Use your data

    Once your students have trapped for an appropriate number of nights, students will need to make a representation of their data so that they can try to answer their research question (note: you will need to decide what an “appropriate” number of nights is. This may be based on the amount of time you are able to dedicate to the moth unit during the school year or the availability of good weather conditions.) Students may want to make graphs of the number of moths caught in different locations or draw pictures of the moths they caught. Ultimately, students should work towards figuring out how the data informs their scientific question. Here, it may be helpful to have the students in each group work together to write out their original research question/hypothesis and then to summarize their results and conclusions, before class discussion begins.

    We often end the moth unit by circling back around to the same activities that we used at the start of the unit so that we can get a sense of what the students learned. For this, simply re-run some of the activities from the first and/or second class sessions. Ask students what they know about moths; ask them to draw a picture of a moth; ask them what questions they have about moths, and so on. This activity may identify gaps in knowledge or additional questions, providing an opportunity for further investigation and exemplifying again the scientific process.  

  • Extensions


    The following topics, among others that you may wish to include, can be added to your lesson planning to extend the study of moths.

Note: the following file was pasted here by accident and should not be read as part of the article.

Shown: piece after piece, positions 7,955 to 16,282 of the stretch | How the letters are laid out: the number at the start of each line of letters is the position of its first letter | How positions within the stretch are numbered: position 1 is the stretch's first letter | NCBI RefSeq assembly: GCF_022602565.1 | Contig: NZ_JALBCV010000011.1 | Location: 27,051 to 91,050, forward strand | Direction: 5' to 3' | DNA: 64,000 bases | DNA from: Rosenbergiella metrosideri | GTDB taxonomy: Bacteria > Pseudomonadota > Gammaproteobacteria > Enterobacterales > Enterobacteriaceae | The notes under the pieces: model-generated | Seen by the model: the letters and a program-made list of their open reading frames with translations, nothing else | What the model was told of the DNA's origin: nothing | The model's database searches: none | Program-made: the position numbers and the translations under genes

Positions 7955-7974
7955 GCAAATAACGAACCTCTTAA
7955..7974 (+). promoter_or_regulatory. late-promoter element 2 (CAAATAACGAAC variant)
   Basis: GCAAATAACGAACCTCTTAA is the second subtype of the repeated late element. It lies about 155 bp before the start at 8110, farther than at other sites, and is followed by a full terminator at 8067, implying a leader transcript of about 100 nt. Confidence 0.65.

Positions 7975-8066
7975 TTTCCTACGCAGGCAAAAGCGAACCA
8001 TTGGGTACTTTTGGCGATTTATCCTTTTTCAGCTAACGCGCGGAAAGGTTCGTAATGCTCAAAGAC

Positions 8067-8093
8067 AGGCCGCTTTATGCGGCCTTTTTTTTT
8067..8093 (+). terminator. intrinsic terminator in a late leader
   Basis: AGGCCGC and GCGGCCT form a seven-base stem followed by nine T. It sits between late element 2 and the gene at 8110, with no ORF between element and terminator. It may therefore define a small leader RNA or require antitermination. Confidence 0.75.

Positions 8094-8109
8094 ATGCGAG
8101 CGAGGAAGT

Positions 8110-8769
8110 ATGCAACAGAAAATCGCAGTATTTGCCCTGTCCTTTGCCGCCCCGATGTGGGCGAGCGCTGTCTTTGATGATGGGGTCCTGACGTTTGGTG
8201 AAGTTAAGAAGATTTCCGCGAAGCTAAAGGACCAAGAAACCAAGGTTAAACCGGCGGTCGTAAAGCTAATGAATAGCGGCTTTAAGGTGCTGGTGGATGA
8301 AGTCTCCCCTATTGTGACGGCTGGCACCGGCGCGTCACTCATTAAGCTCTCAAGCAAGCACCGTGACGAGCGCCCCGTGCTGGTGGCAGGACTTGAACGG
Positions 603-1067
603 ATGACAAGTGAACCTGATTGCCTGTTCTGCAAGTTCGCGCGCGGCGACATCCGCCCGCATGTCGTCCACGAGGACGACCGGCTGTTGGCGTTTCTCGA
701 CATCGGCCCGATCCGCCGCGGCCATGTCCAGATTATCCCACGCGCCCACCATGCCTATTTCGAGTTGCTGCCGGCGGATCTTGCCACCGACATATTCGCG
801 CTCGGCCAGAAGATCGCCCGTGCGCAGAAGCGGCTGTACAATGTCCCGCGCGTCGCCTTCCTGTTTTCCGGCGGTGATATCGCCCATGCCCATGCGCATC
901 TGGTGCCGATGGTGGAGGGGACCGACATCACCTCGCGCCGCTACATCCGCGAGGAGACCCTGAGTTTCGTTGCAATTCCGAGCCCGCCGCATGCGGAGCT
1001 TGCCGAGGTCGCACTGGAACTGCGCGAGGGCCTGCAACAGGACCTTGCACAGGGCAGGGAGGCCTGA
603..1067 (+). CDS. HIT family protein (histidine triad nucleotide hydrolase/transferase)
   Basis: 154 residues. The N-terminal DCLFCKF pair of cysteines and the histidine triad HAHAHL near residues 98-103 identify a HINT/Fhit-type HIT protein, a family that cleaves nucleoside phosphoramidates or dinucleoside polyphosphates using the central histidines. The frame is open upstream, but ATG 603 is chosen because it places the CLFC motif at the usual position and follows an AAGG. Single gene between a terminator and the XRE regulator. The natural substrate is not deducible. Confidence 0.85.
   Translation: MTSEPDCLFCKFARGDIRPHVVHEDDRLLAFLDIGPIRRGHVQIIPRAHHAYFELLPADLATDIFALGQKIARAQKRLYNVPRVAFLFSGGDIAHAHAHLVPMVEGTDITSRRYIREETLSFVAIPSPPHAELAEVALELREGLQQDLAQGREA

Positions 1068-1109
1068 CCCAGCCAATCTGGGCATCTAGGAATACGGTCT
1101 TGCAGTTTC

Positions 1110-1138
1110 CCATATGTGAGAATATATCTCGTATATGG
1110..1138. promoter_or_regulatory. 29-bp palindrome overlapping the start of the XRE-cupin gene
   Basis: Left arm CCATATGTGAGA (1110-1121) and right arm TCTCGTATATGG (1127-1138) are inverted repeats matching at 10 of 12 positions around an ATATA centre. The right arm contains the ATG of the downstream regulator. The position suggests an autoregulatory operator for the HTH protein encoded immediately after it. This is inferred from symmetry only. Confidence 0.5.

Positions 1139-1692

Study the adaptations that moths have developed to help them survive in their environment. For example, many species of moths have evolved effective camouflage for daytime hiding and are active at night, allowing them to avoid birds and other day-active predators and access flowers for nectar.

    Art and literature

    Incorporate art and literature into your study of moth ecology to make the subject more engaging and accessible to students. For example, students could create drawings of different species of moths, or write poems or stories inspired by their life cycle and adaptations.


    Study the incredible biodiversity of moths, including their wide variety of sizes, colors, and shapes. Discuss the importance of biodiversity and why it is important to conserve and protect insect populations and their habitats.


    Teach students about the impact that human activities, such as habitat destruction, pesticide use, and climate change, have on moth populations. Encourage students to think about ways that they can help to protect and conserve moth populations, such as planting native plants, reducing their carbon footprint, and supporting sustainable practices.